Lunchtime Links: Show Off Your Skills, Not Your Ego
How to highlight your career accomplishments without bragging. Also: A study suggests that people on Facebook and Twitter are getting more narcissistic.
Is your hard work going unnoticed? Then it’s time to highlight your accomplishments, but stay clear of sounding like an self-absorbed jerk.
Learn how to talk yourself up tastefully, and more, in today’s Lunchtime Links:
Track your success: Before you can highlight your accomplishments, you have to know what you’ve done. Starting a career journal is one of the best ways to keep a record of what you do at work, how you’re building your skills, and how you’re helping your employer. “Capture your day-to-day successes, while also keeping your progress in the context of larger projects and how you’re helping your organization move forward,” writes Allison Jones for Lifehacker. A written record of your achievements can help boost your confidence. The next time you approach your boss to discuss your career, you won’t have to brag vaguely about your contributions; you’ll instead have solid evidence of what you’ve achieved.
Me, myself, and I: Are a majority of your Facebook and Twitter updates about yourself? Well, according to a recent piece from Health.com, “all those ‘status updates’ and ‘tweets’ that people post as they clamor to be part of the online social network may reflect a troubling trend toward self-absorbed behavior in the United States.” A new study conducted by the University of Michigan suggests that narcissistic college students frequently talk about themselves on Twitter, whereas narcissistic adults prefer sharing self-absorbed Facebook statuses. Why? The study, recently published in Computers in Human Behavior, notes that social media is a way for people to boost their ego and their peers’ opinions of them. Is social media becoming less of a community and more about self-promotion?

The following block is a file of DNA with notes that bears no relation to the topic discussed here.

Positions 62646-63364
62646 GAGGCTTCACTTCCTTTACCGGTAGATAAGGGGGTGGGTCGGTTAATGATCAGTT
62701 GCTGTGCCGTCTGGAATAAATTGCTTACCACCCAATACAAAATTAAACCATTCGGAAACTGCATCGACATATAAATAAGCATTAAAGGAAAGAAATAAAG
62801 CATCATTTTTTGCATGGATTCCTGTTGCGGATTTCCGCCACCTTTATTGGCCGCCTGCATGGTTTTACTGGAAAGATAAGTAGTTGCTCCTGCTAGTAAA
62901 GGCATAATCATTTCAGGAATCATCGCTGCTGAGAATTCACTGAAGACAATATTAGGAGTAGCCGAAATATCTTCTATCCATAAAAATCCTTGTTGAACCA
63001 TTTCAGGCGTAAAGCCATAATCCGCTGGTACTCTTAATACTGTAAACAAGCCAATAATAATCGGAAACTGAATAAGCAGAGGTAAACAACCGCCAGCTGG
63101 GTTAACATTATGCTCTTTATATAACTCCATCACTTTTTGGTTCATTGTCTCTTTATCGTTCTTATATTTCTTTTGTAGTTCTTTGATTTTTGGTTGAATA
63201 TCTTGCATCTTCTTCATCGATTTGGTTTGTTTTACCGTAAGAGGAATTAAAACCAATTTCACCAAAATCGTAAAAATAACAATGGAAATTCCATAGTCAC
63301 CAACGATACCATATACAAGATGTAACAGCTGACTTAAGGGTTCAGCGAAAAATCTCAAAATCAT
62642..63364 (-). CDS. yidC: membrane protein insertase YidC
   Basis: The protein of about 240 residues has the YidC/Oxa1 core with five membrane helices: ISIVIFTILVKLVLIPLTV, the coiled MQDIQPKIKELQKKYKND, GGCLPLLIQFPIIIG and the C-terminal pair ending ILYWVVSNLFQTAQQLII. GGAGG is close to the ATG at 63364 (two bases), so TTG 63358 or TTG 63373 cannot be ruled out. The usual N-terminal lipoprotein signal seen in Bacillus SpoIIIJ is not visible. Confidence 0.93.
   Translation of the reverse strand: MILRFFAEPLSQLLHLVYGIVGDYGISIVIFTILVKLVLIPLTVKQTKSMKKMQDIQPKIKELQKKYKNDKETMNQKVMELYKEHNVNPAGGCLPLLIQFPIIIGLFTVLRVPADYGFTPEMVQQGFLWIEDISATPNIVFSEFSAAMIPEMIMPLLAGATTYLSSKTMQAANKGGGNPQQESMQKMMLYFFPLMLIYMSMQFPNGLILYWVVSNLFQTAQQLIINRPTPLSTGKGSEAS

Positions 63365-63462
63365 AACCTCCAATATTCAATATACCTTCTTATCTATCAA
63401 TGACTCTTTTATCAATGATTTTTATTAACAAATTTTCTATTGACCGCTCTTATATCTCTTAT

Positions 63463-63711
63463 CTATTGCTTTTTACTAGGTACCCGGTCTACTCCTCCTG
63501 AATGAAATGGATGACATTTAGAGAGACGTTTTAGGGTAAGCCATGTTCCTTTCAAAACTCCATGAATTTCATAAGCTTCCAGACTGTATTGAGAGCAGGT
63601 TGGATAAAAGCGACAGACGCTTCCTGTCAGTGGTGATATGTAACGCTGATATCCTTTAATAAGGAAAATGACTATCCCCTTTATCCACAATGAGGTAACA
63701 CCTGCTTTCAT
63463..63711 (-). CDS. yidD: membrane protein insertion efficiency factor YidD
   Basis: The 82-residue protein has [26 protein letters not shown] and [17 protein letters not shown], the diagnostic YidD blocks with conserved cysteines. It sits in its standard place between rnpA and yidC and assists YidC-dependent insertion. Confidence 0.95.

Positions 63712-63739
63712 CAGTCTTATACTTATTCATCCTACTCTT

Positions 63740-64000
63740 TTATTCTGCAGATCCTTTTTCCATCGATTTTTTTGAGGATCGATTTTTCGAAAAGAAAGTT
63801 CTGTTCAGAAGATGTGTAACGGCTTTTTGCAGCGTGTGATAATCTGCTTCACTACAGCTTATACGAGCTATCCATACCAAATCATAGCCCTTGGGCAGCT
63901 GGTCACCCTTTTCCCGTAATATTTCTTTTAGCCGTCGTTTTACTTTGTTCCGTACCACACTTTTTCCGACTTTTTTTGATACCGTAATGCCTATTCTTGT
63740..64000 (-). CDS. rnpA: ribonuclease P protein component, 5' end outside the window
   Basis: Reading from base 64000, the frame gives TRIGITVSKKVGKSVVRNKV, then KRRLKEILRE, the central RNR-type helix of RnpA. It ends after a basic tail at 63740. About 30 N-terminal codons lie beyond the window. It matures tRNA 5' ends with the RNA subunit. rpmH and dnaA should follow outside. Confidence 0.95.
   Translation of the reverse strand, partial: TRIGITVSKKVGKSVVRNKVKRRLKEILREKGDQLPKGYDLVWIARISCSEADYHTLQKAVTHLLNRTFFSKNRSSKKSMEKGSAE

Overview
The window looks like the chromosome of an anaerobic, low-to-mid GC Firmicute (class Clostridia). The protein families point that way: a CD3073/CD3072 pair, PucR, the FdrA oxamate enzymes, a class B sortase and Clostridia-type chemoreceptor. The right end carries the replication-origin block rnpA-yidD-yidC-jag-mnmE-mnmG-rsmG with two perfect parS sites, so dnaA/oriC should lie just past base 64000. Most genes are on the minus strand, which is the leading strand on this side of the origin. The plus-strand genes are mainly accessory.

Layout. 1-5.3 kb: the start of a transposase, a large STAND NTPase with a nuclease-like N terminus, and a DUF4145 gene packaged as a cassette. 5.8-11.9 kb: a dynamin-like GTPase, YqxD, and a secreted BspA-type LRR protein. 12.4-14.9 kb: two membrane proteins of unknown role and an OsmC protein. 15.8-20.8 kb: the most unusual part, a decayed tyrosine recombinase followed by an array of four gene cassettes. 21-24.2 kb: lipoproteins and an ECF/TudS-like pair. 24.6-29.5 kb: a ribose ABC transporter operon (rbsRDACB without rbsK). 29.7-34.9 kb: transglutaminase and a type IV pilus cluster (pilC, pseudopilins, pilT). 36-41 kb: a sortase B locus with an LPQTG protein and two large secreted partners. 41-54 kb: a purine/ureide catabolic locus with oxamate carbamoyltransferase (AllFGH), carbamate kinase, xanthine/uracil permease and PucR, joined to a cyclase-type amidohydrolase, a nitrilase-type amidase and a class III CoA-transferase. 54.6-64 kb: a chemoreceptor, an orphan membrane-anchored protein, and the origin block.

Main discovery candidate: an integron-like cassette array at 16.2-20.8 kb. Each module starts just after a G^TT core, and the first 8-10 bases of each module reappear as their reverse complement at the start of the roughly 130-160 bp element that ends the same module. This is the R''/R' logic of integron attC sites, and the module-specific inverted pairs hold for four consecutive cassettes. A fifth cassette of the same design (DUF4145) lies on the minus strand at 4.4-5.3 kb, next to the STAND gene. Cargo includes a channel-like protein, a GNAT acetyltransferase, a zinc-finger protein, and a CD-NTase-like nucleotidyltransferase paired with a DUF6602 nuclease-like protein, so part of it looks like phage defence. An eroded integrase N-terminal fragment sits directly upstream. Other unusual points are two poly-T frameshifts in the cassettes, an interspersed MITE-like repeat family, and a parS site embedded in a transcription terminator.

Event innovators: Gone are the days of brands simply rolling out catchy slogans and commercials. Some, such as Nike, Dos Equis, and Red Bull, are hosting innovative events to create brand appeal. In BizBash‘s “Event Innovators 2013” series, Target ranks as the most innovative brand of 2013. Annually hosting more than 400 events in the United States, the retail chain has set a high bar for the industry. “For retail marketers, it’s the one to watch and the competitor to top, regularly experimenting with new concepts and producing highly visual and engaging affairs,” writes the magazine’s Anna Sekula. Blending event planning with social media, video production, and a strong community appeal, Target, as well as runners-up Coca-Cola and Samsung, are changing how consumers experience brands. Perhaps you can borrow some ideas from them?
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